The article claims that public-private partnerships in Manitoba schools are a benefit to all, but there are some red flags. At the top of the page it says “Sponsor Content” (in relatively small lettering). In place of where the author’s name should be, it says “This content was produced by The Globe and Mail’s Globe Edge Content Studio, in consultation with an advertiser. The Globe’s editorial department was not involved in its creation.

These two pieces of information tell us that this is an advertisement masquerading as an editorial. A great tip is to look into the author, sometimes you’ll find they have an obvious bias or a vested interest in what they are writing about.

How Our Brains Work

Cognitive Bias:

Humans have a tendency to believe or look for information that:

  1. confirms the beliefs they already believe
  2. makes them feel good about themselves
  3. makes people they care about look good

Humans have a tendency to discount information that:

  1. questions things they already believe
  2. makes them feel bad about themselves
  3. makes people they care about look or feel bad
What does this mean?

We can believe things without evidence


We can believe things in spite of evidence

Just understanding that cognitive bias exists is the main hurdle. Once you can recognize it, there’s a good chance you’ll be able to notice it in yourself.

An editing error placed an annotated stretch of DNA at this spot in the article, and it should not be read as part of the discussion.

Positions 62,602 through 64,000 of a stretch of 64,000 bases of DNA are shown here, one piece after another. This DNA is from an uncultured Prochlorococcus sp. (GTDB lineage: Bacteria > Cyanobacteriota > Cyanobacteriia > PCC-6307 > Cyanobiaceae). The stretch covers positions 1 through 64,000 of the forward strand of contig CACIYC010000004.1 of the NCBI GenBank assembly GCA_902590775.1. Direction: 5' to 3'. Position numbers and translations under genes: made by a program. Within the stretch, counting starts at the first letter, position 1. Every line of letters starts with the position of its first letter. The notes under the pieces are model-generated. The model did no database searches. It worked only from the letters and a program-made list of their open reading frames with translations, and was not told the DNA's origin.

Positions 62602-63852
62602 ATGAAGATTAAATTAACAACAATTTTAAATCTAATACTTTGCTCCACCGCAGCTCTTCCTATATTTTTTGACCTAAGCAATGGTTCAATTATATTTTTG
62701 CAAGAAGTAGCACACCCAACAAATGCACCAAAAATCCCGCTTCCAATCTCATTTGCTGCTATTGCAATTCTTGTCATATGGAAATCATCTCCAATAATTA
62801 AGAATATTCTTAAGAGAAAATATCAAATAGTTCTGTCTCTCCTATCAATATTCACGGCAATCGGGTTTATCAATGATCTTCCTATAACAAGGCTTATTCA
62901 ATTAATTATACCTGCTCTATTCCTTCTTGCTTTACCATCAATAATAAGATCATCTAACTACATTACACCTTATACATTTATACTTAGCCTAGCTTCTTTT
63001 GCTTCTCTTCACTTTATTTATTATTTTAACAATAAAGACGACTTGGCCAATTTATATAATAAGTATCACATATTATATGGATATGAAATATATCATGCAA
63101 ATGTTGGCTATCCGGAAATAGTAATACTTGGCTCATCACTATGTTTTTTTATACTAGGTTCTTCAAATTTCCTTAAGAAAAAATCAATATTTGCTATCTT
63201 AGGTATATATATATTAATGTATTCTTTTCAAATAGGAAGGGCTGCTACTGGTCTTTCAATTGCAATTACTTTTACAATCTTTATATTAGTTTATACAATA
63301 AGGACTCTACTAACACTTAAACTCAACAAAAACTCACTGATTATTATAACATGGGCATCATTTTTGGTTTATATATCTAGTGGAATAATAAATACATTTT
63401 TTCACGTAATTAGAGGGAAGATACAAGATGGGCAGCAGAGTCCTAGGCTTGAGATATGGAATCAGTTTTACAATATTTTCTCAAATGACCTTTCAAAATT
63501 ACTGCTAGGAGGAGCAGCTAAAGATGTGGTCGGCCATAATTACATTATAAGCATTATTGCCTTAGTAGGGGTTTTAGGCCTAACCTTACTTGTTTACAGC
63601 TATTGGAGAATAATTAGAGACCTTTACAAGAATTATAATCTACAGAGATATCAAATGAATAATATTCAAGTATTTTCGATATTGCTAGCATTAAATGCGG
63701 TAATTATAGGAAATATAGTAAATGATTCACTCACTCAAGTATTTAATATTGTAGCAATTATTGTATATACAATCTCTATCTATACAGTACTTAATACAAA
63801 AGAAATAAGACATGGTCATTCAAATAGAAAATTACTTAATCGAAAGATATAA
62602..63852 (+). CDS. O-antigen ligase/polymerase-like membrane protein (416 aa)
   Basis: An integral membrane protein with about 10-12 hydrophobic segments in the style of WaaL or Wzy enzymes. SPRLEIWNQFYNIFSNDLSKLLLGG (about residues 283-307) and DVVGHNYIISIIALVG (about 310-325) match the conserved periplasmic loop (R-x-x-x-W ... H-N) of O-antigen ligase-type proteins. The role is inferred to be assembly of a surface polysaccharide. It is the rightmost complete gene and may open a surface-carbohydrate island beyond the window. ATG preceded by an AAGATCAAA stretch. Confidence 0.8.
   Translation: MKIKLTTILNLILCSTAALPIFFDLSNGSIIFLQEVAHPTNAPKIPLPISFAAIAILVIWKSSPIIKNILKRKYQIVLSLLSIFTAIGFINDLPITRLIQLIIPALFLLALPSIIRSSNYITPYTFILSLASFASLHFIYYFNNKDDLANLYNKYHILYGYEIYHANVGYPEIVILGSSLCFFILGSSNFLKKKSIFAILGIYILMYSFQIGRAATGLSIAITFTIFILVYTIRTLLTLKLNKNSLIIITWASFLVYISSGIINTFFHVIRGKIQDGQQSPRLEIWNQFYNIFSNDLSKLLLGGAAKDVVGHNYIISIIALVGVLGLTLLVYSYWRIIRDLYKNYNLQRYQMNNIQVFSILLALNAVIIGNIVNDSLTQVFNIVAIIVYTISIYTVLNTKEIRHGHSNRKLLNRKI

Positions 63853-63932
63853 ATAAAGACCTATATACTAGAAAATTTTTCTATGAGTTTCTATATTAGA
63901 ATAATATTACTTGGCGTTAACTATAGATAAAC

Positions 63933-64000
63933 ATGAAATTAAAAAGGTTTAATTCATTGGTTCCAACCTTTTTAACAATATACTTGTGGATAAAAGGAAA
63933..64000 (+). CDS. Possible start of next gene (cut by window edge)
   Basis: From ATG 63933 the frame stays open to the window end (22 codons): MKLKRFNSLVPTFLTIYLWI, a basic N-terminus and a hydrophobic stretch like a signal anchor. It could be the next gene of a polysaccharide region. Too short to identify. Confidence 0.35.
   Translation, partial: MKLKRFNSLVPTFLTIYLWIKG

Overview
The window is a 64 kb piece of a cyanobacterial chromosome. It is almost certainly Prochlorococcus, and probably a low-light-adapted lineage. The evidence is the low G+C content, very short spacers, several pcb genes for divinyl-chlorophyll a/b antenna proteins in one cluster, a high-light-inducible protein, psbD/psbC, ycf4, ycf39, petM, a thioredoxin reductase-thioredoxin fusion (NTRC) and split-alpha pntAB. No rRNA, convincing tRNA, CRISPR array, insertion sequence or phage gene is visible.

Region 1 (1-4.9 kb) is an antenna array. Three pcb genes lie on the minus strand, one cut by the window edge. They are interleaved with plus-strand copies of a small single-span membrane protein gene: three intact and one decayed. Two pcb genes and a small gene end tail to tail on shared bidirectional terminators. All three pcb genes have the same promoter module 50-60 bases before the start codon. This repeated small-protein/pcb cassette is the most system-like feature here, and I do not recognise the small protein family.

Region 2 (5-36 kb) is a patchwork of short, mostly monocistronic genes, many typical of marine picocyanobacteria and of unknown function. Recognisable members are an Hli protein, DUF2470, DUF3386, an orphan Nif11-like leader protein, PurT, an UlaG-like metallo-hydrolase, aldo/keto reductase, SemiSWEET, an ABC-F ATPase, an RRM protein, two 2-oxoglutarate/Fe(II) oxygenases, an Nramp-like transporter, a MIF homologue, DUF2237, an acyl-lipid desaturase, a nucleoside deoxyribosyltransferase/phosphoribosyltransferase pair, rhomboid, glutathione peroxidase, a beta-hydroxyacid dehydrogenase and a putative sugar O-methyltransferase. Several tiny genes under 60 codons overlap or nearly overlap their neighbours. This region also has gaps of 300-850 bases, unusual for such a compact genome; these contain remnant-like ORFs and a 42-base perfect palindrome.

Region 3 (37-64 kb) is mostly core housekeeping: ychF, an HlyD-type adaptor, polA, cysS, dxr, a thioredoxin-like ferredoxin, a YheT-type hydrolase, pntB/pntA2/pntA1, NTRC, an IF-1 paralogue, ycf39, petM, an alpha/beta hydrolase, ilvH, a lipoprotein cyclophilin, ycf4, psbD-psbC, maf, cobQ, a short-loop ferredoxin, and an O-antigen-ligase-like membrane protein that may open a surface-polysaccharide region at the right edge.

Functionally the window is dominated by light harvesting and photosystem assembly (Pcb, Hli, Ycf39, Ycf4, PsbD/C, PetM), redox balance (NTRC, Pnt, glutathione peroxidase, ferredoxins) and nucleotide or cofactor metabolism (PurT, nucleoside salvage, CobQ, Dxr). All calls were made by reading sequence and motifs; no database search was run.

How to Deal with Disinformation and Bias

1) Look at the context:

Think Critically!

Take a look at similar sources, if you’re reading a book, look at some reviews, if it’s an academic article look to see who has cited it (you can do this by finding it on Google Scholar), maybe there are opposing viewpoints.

2) Distinguish between opinion and evidence:

Most articles are trying to make a point or argue a side, having an opinion is not problematic if it is supported by good evidence in order to be credible.

*Opinion is not enough*

3) Check yourself before you wreck yourself:

Try and find information that disproves your theory or opinion, think of any possible counter arguments, remember we all have biases.


The following are a news article, an academic article, and an email I received while working (I’m a librarian at the U of M).

Plastic bag bans are actually terrible for the environment and make us sicker

Think about the subject matter, does it make sense? Also does the author’s appeal to an authority (the studies the author mentions) make sense? Why doesn’t the author name the studies?

The MMR vaccine and autism: Sensation, refutation, retraction, and fraud

This article is meant to be an overview of how the original academic research paper that started the vaccines cause autism craze started. Feel free to use the links at the bottom to read more.

Email from Student

Good afternoon Cody,My class notes state that the UN has 193 members, but a 2016 peer-reviewed article I just read said it has 197 member states and parties. Yet in multiple searches, it would appear there are only 195 members, including the observer states. I’m confused. The article is "The Last Holdout" by Martha Middleton.…

How would you figure out how many countries the UN has? Which source seems more authoritative to you?

I hope this has been illuminating and that you’re armed with more tools to detect fact-based information and dismiss the fake stuff.